Malet-Sanz, L. & Susanne, F. Continuous flow synthesis. a pharma perspective. J. Med. Chem. 55, 4062–4098 (2012).
Schaber, S.D. et al. Economic analysis of integrated continuous and batch pharmaceutical manufacturing: a case study. Ind. Eng. Chem. Res 50, 10083–10092 (2011).
Lee, S.L. et al. Modernizing pharmaceutical manufacturing: from batch to continuous production. J. Pharm. Innov. 10, 191–199 (2015).
Roberge, D.M. et al. Microreactor technology and continuous processes in the fine chemical and pharmaceutical industry: is the revolution underway? Org. Process. Res. Dev. 12, 905–910 (2008).
Wegner, J., Ceylan, S. & Kirschning, A. Flow chemistry – a key enabling technology for (multistep) organic synthesis. Adv. Synth. Catal. 354, 17–57 (2012).
Zhang, J., Gong, C., Zeng, X. & Xie, J. Continuous flow chemistry: new strategies for preparative inorganic chemistry. Coord. Chem. Rev. 324, 39–53 (2016).
Cambié, D., Bottecchia, C., Straathof, N.J.W., Hessel, V. & Noël, T. Applications of continuous flow photochemistry in organic synthesis, material science, and water treatment. Chem. Rev. 116, 10276–10341 (2016).
Peng, Y. et al. Room temperature batch and continuous flow synthesis of water-stable covalent organic frameworks (COFs). Chem. Mater. 28, 5095–5101 (2016).
Liu, Z. et al. Continuous flow synthesis of ZSM-5 zeolite on the order of seconds. Proc. Natl. Acad. Sci. USA 113, 14267–14271 (2016).
Hajba, L. & Guttman, A. Continuous flow biochemical reactors: biocatalysis, bioconversion, and bioanalytical applications utilizing immobilized microfluidic enzyme reactors. J. Flow Chem. 6, 8–12 (2016).
Planchestainer, M. et al. Continuous flow biocatalysis: production and in-line purification of amines by immobilised transaminase from Halomonas elongata. Green Chem. 19, 372–375 (2017).
Tang, X., Allemann, R.K. & Wirth, T. Optimising terpene synthesis with flow biocatalysis. Eur. J. Org. Chem. 2017, 414–418 (2017).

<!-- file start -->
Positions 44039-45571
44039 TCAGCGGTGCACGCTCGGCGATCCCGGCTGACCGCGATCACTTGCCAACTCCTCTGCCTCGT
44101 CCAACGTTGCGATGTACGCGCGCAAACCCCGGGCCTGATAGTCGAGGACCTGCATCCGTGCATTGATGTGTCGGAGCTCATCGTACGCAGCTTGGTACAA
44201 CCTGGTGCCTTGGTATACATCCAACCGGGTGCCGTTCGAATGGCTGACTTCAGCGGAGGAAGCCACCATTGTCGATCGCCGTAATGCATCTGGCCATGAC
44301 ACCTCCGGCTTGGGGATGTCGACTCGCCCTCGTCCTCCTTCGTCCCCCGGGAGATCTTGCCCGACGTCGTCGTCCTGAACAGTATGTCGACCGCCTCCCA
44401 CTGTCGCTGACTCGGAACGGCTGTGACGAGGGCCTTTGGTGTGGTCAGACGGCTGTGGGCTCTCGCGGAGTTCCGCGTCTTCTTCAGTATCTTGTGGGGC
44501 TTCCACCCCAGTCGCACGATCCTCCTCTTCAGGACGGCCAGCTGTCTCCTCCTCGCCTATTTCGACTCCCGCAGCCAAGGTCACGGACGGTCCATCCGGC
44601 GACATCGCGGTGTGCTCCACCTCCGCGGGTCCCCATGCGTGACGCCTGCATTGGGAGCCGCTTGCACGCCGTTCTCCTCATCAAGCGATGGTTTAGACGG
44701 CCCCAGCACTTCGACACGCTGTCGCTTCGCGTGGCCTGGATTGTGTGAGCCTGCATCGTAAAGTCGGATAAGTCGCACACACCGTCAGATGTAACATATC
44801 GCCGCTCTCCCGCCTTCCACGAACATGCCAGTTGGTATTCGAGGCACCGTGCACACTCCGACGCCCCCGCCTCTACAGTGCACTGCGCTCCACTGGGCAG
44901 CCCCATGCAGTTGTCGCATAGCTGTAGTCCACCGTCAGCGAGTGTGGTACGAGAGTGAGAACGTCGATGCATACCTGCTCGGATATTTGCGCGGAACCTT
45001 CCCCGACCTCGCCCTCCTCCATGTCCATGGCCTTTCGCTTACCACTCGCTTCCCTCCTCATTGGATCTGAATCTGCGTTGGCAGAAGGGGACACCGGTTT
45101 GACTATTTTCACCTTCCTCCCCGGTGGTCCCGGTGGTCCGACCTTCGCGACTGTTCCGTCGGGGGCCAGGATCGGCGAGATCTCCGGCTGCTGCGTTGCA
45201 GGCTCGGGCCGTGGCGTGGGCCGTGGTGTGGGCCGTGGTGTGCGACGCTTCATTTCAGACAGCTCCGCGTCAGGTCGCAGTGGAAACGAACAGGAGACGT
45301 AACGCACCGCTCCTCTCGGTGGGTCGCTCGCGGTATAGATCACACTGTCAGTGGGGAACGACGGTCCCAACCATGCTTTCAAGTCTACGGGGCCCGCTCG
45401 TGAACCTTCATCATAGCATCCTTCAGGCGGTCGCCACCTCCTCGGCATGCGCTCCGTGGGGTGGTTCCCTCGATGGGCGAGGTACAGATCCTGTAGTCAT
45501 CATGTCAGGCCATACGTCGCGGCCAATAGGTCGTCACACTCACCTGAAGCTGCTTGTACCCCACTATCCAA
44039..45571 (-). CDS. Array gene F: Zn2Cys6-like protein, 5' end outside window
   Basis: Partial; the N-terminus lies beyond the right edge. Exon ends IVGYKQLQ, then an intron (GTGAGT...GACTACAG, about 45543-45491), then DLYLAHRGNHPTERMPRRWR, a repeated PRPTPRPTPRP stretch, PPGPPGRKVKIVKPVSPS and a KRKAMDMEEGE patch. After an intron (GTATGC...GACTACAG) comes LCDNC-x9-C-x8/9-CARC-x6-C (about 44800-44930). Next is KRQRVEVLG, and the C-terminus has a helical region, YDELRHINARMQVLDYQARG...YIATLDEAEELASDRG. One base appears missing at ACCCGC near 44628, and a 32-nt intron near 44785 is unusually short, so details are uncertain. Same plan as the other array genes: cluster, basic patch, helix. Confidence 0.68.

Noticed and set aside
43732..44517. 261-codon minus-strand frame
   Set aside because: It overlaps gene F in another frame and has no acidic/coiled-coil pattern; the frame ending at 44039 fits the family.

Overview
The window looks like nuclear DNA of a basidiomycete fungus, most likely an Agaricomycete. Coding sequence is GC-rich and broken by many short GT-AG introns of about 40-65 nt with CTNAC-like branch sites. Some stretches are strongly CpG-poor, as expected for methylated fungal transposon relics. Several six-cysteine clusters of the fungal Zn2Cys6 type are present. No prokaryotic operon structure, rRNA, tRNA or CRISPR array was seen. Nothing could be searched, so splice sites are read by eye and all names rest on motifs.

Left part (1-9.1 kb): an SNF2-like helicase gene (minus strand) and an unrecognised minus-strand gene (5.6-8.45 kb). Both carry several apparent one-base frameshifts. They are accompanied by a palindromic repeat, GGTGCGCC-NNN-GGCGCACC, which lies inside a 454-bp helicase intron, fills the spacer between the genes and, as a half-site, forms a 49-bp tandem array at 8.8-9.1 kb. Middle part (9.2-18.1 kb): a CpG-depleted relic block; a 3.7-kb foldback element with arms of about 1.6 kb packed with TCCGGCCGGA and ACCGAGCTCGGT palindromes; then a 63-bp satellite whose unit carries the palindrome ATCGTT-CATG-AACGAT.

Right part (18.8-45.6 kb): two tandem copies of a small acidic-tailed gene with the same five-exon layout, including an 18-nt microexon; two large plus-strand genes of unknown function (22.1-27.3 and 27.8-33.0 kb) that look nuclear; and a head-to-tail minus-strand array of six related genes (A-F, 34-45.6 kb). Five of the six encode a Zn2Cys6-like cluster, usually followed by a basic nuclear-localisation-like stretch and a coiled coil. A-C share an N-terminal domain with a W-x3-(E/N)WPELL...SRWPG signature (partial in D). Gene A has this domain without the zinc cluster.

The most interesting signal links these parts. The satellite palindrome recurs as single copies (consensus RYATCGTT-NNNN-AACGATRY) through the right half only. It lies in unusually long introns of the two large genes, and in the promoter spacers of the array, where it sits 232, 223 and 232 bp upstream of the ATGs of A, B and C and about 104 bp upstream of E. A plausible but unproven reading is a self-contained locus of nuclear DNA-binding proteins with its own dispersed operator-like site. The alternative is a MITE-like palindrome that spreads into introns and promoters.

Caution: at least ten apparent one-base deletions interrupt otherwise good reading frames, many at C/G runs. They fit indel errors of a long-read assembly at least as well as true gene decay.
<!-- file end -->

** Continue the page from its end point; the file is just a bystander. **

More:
Britton, J., Raston, C.L. & Weiss, G.A. Rapid protein immobilization for thin film continuous flow biocatalysis. Chem. Commun. 52, 10159–10162 (2016).
Britton, J. & Raston, C.L. Rapid high conversion of high free fatty acid feedstock into biodiesel using continuous flow vortex fluidics. RSC Adv. 5, 2276–2280 (2015).
Britton, J. & Raston, C.L. Continuous flow vortex fluidic production of biodiesel. RSC Adv. 4, 49850–49854 (2014).
Choedkiatsakul, I., Ngaosuwan, K., Assabumrungrat, S., Mantegna, S. & Cravotto, G. Biodiesel production in a novel continuous flow microwave reactor. Renew. Energ. 83, 25–29 (2015).
Asadi, M., Hooper, J.F. & Lupton, D.W. Biodiesel synthesis using integrated acid and base catalysis in continuous flow. Tetrahedron 72, 3729–3733 (2016).
Roberge, D.M., Ducry, L., Bieler, N., Cretton, P. & Zimmermann, B. Microreactor technology: a revolution for the fine chemical and pharmaceutical industries? Chem. Eng. Technol. 28, 318–323 (2005).
Snead, D.R. & Jamison, T.F. A three-minute synthesis and purification of ibuprofen: pushing the limits of continuous flow processing. Angew. Chem. Int. Ed. Engl. 54, 983–987 (2015).
Adamo, A. et al. On-demand continuous flow production of pharmaceuticals in a compact, reconfigurable system. Science 352, 61–67 (2016).
Snead, D.R. & Jamison, T.F. End-to-end continuous flow synthesis and purification of diphenhydramine hydrochloride featuring atom economy, in-line separation, and flow of molten ammonium salts. Chem. Sci. 4, 2822–2827 (2013).
Dai, C., Snead, D.R., Zhang, P. & Jamison, T.F. Continuous flow synthesis and purification of atropine with sequential in-line separations of structurally similar impurities. J. Flow Chem. 5, 133–138 (2015).
Zhang, P., Russell, M.G. & Jamison, T.F. Continuous flow total synthesis of rufinamide. Org. Process. Res. Dev. 18, 1567–1570 (2014).
Mascia, S. et al. End-to-end continuous manufacturing of pharmaceuticals: integrated synthesis, purification, and final dosage formation. Angew. Chem. Int. Ed. Engl. 52, 12359–12363 (2013).
Heider, P.L. et al. Development of a multi-step synthesis and workup sequence for an integrated, continuous manufacturing process of a pharmaceutical. Org. Process. Res. Dev. 18, 402–409 (2014).
Britton, J. & Jamison, T.F. A unified continuous flow assembly-line synthesis of highly substituted pyrazoles and pyrazolines. Angew. Chem. Int. Ed. Engl. 56, 8823–8827 (2017).
McTeague, T.A. & Jamison, T.F. Photoredox activation of SF6 for fluorination. Angew. Chem. Int. Ed. Engl. 55, 15072–15075 (2016).
Andrade, L.H., Kroutil, W. & Jamison, T.F. Continuous flow synthesis of chiral amines in organic solvents: immobilization of E. coli cells containing both ù-transaminase and PLP. Org. Lett. 16, 6092–6095 (2014).